(Adds details on Christie, other speakers)
By Steve Holland
DES MOINES, Jan 24 (Reuters) - Potential Republican presidential candidates for 2016 jockeyed for support from conservatives in the early voting state of Iowa on Saturday, and some raised doubts about the prospects for party front runners Mitt Romney and Jeb Bush.
Activists attending the Iowa Freedom Summit heard criticism of President Barack Obama and fellow Democrat Hillary Clinton, who traveled widely as Obama's first-term secretary of state and is likely to run.
"Like Hillary, I, too, have traveled hundreds of thousands of miles around the globe. Unlike her, I've actually accomplished something," Carly Fiorina, the former chief executive of Hewlett-Packard, said.
New Jersey Governor Chris Christie, who many conservatives see as a moderate, touted his ability to appeal to a broad segment of the electorate, from Hispanics to independent voters.
He said the party needs crossover appeal and made light of his blunt, direct style that sometimes draws criticism. "If you want someone you agree with 100 percent of the time, go home and look in the mirror," Christie said.
One message that emerged on a day of speeches by about eight potential Republican candidates is that Bush and Romney have work to do to gain support from conservatives in the state, which will hold the first nominating contest of 2016 early next year.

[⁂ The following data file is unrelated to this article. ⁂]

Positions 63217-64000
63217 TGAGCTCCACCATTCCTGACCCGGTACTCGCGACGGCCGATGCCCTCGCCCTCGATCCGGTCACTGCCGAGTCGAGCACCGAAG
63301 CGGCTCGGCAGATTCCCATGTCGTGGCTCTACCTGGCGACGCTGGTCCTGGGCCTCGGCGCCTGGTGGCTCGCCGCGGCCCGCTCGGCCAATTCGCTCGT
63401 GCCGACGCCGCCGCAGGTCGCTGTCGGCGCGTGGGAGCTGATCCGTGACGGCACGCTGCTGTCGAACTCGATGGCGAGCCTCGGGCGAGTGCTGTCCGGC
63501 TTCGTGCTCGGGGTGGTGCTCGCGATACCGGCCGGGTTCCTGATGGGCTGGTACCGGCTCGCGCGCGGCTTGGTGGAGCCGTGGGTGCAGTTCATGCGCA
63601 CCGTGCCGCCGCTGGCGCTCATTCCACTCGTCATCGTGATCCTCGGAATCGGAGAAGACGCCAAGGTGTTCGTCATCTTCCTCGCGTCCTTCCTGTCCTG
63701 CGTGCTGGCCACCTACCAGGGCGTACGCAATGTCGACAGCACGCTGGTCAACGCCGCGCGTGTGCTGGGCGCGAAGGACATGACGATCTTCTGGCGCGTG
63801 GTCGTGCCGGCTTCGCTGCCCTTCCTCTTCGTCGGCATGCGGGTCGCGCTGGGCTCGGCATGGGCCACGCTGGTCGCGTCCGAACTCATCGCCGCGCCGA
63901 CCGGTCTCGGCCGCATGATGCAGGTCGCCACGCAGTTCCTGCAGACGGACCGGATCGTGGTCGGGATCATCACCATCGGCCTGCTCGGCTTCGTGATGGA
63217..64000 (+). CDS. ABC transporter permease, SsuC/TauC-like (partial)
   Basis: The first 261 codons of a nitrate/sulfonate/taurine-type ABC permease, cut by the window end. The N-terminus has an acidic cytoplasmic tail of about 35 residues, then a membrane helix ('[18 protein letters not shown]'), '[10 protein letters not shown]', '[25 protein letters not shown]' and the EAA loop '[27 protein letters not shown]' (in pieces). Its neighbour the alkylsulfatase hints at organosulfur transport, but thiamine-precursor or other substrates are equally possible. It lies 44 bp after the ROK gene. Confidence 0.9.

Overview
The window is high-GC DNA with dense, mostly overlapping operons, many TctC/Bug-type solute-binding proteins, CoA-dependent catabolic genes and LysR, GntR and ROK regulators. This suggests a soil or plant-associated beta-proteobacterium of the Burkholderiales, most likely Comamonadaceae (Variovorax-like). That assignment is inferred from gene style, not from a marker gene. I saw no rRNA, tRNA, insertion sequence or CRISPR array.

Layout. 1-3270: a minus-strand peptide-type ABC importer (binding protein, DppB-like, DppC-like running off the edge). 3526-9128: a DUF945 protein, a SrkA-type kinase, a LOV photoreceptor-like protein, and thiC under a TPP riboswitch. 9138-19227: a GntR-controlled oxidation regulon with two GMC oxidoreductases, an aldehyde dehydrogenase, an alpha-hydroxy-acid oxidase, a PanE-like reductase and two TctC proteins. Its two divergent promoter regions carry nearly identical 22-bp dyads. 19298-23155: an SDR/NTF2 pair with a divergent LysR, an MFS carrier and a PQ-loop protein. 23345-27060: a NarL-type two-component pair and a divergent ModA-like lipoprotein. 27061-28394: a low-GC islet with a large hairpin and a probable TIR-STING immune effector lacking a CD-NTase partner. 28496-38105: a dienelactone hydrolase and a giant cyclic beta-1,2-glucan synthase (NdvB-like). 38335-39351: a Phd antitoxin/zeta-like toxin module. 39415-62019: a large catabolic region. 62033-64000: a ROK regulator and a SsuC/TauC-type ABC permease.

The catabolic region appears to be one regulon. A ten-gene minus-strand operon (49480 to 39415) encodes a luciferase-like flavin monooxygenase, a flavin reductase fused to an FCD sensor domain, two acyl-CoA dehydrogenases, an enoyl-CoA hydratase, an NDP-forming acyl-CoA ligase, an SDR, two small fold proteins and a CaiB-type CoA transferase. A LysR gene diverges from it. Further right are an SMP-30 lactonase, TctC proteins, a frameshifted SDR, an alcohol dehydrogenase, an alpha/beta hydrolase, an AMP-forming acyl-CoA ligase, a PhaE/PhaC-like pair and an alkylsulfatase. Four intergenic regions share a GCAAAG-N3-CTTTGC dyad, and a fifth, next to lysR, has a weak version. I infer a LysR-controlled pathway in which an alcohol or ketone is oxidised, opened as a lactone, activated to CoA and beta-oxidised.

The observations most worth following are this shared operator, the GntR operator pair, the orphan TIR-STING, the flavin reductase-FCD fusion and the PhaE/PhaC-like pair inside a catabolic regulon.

The view surfaced when Donald Trump, the brash New York developer, declared that a third run by Romney would not work because he "choked" as the losing 2012 Republican nominee. He said that Bush, the former Florida governor, is weighed down by concerns about his education and immigration policies.
"You just can't have those two," Trump said.
Many in the room applauded and cheered at the idea that Romney and Bush should not run. Neither Bush nor Romney attended the forum.
Potential candidate Rick Santorum, a former senator from Pennsylvania who had sought the nomination in 2012, raised concerns about Common Core, an education policy that Bush supports but which conservatives routinely deride.
"We need less Common Core and more common sense," he said.
Texas Senator Ted Cruz, asked at a news conference about Romney, said the next Republican nominee needs to be someone who can provide a clear contrast to the Democratic choice, able to "paint in bold colors, not in pastels."
That is the same argument Santorum made in 2012 to argue for a more conservative nominee than Romney.
Former Arkansas Governor Mike Huckabee, who won the Iowa caucuses in 2008 but lost the nomination to Senator John McCain, argued for a positive debate among conservatives.
"We don't need to spend the next two years beating each other up in the conservative tent. We need to tell America what's right with this country," he said.
The crowd gave warm receptions to Wisconsin Governor Scott Walker, who survived a recall attempt over his conservative policies in 2012 and won re-election in November, and Texas Governor Rick Perry, who is trying to make a comeback after fumbling his 2012 candidacy. (Additional reporting by Amanda Becker in Washington; Editing by Lisa Shumaker, Rosalind Russell and Leslie Adler)
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